Enterprise Risk Management (ERM) : it is time for a reboot not a rewind!

As more and more countries, more and more companies, as well as societies and individuals, have started to awaken from a more or less pronounced state of bewilderment after several months of lockdown, the word « risk » and its associated corporate avatars « risk management » and « enterprise risk management » have come once again to the forefront.

Once again because it had for instance already been the case in the wake of the 2008 global financial crisis or even earlier with the Enron and Arthur Andersen scandal. It is as if risk management would be a subject matter deemed relevant only when a crisis occurs and solely when a risk becomes tangible and concrete and that outside of these specific periods, risk management would merely be a check-in-the-box exercise, entangled in bureaucracy and appearing exclusively in the form of static risk registers, overcrowded checklists, reports and dashboards of all kinds for the sake of routine management reporting.

This may be due not only to the confinement of the discipline of risk management in compliance and internal control but also to the siloization of the risk management function within organizations.

enterprise risk management

This may also be due to the way risks are articulated by risk practitioners themselves, i.e. insisting on downside risks without enough highlighting upside risks. As a risk practitioner myself, I must admit that most of the time decision-makers are asking us to focus exclusively on “negative” risks. As a matter of fact, this is very often due to the lack of involvement and non-recognition of the strategic value of risk management by the top management. The problem here is that we may miss “positive” risks that can be taken to contribute to the organization’s objectives and to enhance the organization’s performance and competitiveness.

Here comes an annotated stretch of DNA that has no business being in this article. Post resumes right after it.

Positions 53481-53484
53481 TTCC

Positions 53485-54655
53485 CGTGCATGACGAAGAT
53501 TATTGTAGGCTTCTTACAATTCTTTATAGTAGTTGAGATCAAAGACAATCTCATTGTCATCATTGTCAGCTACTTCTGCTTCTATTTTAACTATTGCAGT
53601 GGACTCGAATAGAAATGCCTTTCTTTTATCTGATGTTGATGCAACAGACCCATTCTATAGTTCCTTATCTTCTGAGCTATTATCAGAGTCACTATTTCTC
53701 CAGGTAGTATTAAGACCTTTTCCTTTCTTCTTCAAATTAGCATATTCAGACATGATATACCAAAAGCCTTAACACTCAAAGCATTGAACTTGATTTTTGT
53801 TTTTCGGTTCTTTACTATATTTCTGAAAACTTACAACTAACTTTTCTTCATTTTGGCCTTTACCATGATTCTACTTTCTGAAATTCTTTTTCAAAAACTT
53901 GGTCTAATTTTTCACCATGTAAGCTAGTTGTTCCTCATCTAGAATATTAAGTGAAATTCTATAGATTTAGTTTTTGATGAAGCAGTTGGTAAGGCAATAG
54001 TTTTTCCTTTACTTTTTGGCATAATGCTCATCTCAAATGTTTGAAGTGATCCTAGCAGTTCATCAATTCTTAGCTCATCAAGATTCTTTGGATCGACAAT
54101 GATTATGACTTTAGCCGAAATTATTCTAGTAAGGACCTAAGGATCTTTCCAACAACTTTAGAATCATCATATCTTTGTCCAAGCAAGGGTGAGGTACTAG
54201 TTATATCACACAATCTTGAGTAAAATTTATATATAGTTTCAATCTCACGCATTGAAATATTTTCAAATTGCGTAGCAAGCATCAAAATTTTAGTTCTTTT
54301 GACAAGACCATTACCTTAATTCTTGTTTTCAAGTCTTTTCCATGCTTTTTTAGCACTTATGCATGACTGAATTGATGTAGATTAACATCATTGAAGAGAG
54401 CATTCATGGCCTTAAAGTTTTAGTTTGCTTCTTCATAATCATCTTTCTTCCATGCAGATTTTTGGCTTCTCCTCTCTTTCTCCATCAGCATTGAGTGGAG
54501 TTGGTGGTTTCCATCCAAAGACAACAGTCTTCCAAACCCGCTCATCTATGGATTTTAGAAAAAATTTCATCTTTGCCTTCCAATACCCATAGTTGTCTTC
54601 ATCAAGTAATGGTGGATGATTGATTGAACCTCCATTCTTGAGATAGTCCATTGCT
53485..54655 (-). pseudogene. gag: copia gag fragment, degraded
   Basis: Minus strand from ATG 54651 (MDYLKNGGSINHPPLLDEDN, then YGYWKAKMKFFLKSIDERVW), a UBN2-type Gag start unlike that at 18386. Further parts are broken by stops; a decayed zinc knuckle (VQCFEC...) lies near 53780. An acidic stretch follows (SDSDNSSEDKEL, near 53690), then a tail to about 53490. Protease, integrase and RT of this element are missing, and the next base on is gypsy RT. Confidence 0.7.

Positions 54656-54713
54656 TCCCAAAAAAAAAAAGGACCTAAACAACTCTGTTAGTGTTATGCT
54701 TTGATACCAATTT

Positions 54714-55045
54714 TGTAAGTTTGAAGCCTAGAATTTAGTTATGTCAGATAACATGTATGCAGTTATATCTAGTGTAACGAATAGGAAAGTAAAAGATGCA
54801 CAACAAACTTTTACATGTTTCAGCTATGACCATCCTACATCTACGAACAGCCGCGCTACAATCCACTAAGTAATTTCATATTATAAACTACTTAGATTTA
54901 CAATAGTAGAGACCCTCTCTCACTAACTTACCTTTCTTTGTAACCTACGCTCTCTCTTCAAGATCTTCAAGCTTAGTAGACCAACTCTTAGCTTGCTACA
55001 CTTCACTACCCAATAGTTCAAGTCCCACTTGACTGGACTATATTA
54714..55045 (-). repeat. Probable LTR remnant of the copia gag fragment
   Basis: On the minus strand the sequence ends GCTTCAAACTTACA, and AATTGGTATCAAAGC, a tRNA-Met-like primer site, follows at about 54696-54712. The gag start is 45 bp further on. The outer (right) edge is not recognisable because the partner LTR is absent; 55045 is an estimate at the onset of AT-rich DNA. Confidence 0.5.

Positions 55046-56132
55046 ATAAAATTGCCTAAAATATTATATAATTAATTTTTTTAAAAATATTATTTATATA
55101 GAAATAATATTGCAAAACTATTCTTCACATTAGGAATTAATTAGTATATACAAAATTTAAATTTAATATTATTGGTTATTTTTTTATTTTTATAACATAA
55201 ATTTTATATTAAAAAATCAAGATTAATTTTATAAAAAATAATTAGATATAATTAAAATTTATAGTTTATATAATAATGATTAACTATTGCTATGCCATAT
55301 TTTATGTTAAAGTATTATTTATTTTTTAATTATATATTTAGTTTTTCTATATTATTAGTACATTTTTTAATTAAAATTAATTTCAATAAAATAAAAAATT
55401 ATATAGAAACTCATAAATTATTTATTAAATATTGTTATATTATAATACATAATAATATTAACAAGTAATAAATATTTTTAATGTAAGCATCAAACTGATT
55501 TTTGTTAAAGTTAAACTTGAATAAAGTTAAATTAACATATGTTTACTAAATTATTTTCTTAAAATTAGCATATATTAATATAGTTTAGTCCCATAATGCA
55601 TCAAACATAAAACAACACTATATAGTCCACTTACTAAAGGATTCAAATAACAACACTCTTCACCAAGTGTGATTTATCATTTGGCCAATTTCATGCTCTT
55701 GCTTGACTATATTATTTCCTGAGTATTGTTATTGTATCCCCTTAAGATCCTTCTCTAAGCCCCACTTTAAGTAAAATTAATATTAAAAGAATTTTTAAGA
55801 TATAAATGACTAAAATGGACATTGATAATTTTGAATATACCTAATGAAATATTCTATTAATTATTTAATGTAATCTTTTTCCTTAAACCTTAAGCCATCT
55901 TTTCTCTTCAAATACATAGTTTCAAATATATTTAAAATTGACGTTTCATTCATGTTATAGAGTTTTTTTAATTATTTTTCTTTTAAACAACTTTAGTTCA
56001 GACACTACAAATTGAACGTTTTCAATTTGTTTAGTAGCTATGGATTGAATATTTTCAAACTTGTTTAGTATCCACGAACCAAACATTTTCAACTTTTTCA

This may also be due to the way risks are articulated by risk practitioners themselves, i.e. insisting on downside risks without enough highlighting upside risks. As a risk practitioner myself, I must admit that most of the time decision-makers are asking us to focus exclusively on “negative” risks. As a matter of fact, this is very often due to the lack of involvement and non-recognition of the strategic value of risk management by the top management. The problem here is that we may miss “positive” risks that can be taken to contribute to the organization’s objectives and to enhance the organization’s performance and competitiveness.

Moreover, enterprise risk management has to be more holistic and de-siloed as it is clearly linked to business continuity, crisis management, disaster recovery and the likes. IT risks as well as operational risks must also work hand in hand, especially in an increasingly digitalized world and as the expansion of teleworking has shown. And there is also a need for a broader view on potential strategic risks.

The current crisis has clearly reinstated the need for security and more broadly the need for more resilient business models where the discipline of risk management has definitely a role to play. And I would dare to say a new role to play.

A more proactive approach to risk is needed, where risk management is framed around business impact and correlated with business strategy and business objectives in a way that is adding value to the organization and helping decision-making.

In this future of great uncertainty, there will still be threats to anticipate but there will also be opportunities to seize.

I welcome your thoughts and comments.

Share on social media
more
Scroll to Top